Many seasoned investors and financial professionals advise new investors to focus on market areas in which they possess the most personal knowledge, a concept known as “circle of competence” investing. This insight can add a more in-depth understanding of the product, the market for it, and the strengths and challenges of its industry. The Fortune 500 includes an array of restaurant chains and makers of breakfast cereals and popular snacks, as well as multi-consumer products companies, such as Proctor & Gamble and Johnson & Johnson, whose familiar household products possess a global reach.

The recent economic slowdown posed problems for manufacturers of items such as clothing and consumer food products as discretionary spending sometimes lagged, yet many analysts believe that the industry’s prospects remain sound overall. In mid-2012, the Standard & Poor’s Ratings Services foresaw a relatively steady and stable prospect for investment in most consumer nondurables.

Some investors elect to position funds in small business consumer products companies. Today’s continuing market uncertainty makes it a good idea for these investors to pay particular attention to the day-to-day practices of these companies. In particular, investors should evaluate the vetted quality and experience of a company’s corporate leadership, the strength of its brand and level of positive media presence, and the ratio of production costs to actual market revenue. A small business consumer-oriented company should also be able to explain to its investors whether it is creating strategies for future acquisition by a larger corporation, and what those strategies are.

Senior investment banker Gary Pagar has extensive experience in the consumer products, health care, and media industries gained through his service in senior-level management positions at several major firms.

About Gary Pagar!

October 13, 2010

As a Managing Director at Cappello Group, Inc. in Santa Monica, California, Gary Pagar invests over 25 years of experience in the financial services industry in his work. Since 2007, Gary Pagar has focused his time and energy on a wide variety of professional activities for Cappello Group, Inc., with an overall concentration on investment banking, corporate finance, mergers and acquisitions, and other related services for clients in the United States and abroad. Commanding a solid track record in the media and entertainment, retail, consumer products and services, healthcare, energy, real estate, and financial sectors, Gary Pagar has proven an integral and versatile member of the management team at Cappello Group, Inc. and maintains a commitment to excellence in every facet of his work.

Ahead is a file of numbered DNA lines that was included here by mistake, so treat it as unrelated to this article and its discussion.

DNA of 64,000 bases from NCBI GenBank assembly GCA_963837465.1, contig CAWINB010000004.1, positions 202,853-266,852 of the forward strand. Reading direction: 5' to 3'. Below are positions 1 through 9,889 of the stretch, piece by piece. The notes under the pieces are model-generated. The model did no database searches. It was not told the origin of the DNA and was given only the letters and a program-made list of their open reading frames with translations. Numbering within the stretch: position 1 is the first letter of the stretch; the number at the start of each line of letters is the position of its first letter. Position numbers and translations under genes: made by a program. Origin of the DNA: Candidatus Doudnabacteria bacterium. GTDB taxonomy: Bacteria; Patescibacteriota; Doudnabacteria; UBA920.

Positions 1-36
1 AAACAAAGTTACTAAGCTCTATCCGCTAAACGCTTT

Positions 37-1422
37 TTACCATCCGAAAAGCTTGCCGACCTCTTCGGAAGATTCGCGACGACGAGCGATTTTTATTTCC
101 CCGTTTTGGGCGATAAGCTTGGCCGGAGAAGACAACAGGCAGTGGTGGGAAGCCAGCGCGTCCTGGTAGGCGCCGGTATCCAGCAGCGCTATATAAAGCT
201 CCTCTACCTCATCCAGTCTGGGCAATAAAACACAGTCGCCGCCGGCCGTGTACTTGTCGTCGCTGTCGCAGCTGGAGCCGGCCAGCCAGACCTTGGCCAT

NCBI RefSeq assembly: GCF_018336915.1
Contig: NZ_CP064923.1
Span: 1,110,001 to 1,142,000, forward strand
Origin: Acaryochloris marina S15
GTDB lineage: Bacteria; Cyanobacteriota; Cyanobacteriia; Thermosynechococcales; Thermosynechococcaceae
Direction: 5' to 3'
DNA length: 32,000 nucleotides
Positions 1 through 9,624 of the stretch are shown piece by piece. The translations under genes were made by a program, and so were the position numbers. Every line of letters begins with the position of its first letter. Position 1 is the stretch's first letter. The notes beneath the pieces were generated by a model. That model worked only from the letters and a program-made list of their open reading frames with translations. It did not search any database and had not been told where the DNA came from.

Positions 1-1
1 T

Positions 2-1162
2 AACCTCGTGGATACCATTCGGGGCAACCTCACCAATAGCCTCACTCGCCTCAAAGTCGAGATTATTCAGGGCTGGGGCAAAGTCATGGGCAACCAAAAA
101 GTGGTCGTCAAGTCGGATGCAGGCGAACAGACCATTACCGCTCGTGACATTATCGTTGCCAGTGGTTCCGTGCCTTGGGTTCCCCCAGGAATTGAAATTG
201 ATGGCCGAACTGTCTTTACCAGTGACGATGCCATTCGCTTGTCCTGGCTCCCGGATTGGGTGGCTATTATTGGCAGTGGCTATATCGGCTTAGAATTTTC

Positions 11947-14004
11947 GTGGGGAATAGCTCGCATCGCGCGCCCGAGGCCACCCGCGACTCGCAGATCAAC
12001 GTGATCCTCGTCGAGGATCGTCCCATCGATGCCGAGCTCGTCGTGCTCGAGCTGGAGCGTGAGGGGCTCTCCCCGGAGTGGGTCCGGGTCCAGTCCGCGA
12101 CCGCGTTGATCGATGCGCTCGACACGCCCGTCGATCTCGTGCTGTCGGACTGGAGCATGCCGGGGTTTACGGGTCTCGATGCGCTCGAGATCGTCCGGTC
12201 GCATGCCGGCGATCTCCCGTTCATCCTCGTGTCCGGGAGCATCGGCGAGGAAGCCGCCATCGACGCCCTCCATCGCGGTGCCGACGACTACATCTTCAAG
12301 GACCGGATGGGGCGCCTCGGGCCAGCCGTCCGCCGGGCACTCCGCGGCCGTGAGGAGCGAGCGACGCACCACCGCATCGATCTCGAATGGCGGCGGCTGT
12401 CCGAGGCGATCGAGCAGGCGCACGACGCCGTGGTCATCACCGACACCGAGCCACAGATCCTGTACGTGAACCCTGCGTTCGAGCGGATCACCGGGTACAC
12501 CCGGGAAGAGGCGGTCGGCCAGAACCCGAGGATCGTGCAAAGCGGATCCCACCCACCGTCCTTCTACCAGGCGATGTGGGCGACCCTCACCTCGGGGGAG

Over the course of his career, Gary Pagar has served as both principal and advisor to numerous multinational companies, leading more than 100 financings of debt and equity, acquisitions, and divestitures. Prior to joining Cappello Group, Inc., Gary Pagar spent two years as a Managing Director for Westwood Capital, LLC in New York City, where he participated in several large investment banking projects. From 1999 to 2004, Gary Pagar served as a Managing Director and Senior Advisor at Profile Media Group, during which time he gained an intimate familiarity with the entertainment industry. In this capacity, Gary Pagar handled negotiations for feature film production, oversaw the financing and distribution efforts of an independent film production company, and fulfilled an interim role as Chief Financial Officer and Chief Operations Officer at an independent record label and music venue operator.

Gary Pagar joined Profile Media Group after seven years as Chairman of MedFirst Healthcare, Inc., a Goldman Sachs’ portfolio comapny. Other positions held by Gary Pagar include Chairman of Plymouth Lamston Stores Corporation, a portfoilio company of the Tribeca Group, Chairman of the Tribeca Group, and Managing Director of Tribeca Capital Resources, Inc., its advisory services arm. To read additional information on the professional background of Gary Pagar, visit the Cappello website at cappellocorp.com.